The Skyactiv-X series will replace Mazda’s existing Skyactiv-G series of petrol engines. Through new petrol technology, Mazda aims to reduce its corporate carbon dioxide emissions levels by 30 per cent by 2030.
Japanese carmaker Mazda is working on a new series of petrol engines – dubbed Skyactiv-X. Expected to debut in 2019, what sets this engine technology apart from the rest is the usage of Compression Ignition technology, which until now, has been the standard for diesel engines.
All mainstream petrol engines use the Spark Ignition technology as of now, and Mazda is the only audacious automaker that is striving to replace that with Compression Ignition technology – in order to boost the fuel economy by a claimed 30 per cent.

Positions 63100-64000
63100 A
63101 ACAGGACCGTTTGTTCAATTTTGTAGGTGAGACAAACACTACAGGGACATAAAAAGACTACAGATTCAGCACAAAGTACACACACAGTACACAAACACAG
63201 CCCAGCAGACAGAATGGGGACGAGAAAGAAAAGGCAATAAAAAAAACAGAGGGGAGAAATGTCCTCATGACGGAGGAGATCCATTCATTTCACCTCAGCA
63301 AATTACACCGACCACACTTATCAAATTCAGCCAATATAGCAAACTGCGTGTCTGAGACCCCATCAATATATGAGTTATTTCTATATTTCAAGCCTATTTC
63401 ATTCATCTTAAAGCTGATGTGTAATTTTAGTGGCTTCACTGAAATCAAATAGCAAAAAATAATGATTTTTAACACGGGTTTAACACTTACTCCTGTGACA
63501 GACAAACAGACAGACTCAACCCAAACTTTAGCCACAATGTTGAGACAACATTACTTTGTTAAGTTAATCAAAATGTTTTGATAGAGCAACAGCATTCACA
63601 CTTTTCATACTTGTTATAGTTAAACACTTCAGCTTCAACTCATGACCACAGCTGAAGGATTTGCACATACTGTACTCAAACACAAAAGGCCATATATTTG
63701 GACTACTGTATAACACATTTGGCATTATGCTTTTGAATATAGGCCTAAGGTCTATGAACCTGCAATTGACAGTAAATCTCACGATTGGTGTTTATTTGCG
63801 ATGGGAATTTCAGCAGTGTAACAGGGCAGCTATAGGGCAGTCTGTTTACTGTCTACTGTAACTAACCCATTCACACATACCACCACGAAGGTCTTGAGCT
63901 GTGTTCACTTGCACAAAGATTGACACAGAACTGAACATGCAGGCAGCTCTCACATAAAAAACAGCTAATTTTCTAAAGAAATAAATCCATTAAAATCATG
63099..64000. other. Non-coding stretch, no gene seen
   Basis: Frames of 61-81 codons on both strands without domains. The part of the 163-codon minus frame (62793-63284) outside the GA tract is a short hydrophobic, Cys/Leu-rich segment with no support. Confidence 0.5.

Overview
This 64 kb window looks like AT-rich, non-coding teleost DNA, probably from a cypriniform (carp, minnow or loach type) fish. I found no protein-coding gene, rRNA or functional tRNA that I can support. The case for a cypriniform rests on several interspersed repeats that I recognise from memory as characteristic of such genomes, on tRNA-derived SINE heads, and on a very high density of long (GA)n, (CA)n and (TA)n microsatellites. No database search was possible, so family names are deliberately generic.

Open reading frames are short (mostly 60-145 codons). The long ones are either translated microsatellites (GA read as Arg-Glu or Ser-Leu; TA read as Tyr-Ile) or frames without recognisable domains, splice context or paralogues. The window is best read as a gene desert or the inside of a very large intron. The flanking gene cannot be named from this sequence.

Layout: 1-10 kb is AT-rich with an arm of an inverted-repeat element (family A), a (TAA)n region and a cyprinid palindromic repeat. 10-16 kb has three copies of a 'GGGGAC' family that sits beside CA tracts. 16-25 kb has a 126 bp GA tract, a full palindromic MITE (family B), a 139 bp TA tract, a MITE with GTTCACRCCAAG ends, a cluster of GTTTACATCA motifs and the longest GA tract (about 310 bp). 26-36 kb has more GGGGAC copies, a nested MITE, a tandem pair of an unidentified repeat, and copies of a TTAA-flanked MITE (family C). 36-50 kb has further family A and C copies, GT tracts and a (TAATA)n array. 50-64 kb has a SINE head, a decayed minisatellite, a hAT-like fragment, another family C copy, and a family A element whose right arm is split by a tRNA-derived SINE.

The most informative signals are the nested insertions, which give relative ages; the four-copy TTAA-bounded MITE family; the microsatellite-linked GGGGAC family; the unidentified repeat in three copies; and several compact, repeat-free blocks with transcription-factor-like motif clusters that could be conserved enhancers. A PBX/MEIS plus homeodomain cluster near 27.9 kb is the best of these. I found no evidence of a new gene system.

Through its Skyactiv-X technology, Mazda will mix petrol and air together in the engine’s cylinder like a regular spark ignition engine – but the mixture will ignite using compression at lower load or with a spark at higher loads. The benefit of this, as Mazda claims, is that only about half the volume of petrol will be required for the same level of combustion.
The virtues of Skyactiv-X technology do not end here. According to Mazda, the new technology will not only outclass the company’s own Skyactiv-D diesel engines in terms of efficiency – but will also produce lesser carbon dioxide emissions than an electric drivetrain!
While the all-electric technology is getting a rapid push of late, you may question the need to invest in new petrol technology. However, Mazda does have a pragmatic explanation for this – it believes that the electric technology isn’t yet the most sustainable replacement for traditional powertrains, as (ironically) fossil fuels still power a lot of electricity generation plants worldwide.
Unfortunately, India has never been a part of Mazda’s passenger vehicle corporate plan. The company’s commercial vehicle arm was present in India as Swaraj Mazda from 1983-2011, but the firm was renamed as SML Isuzu post Mazda’s departure from the alliance.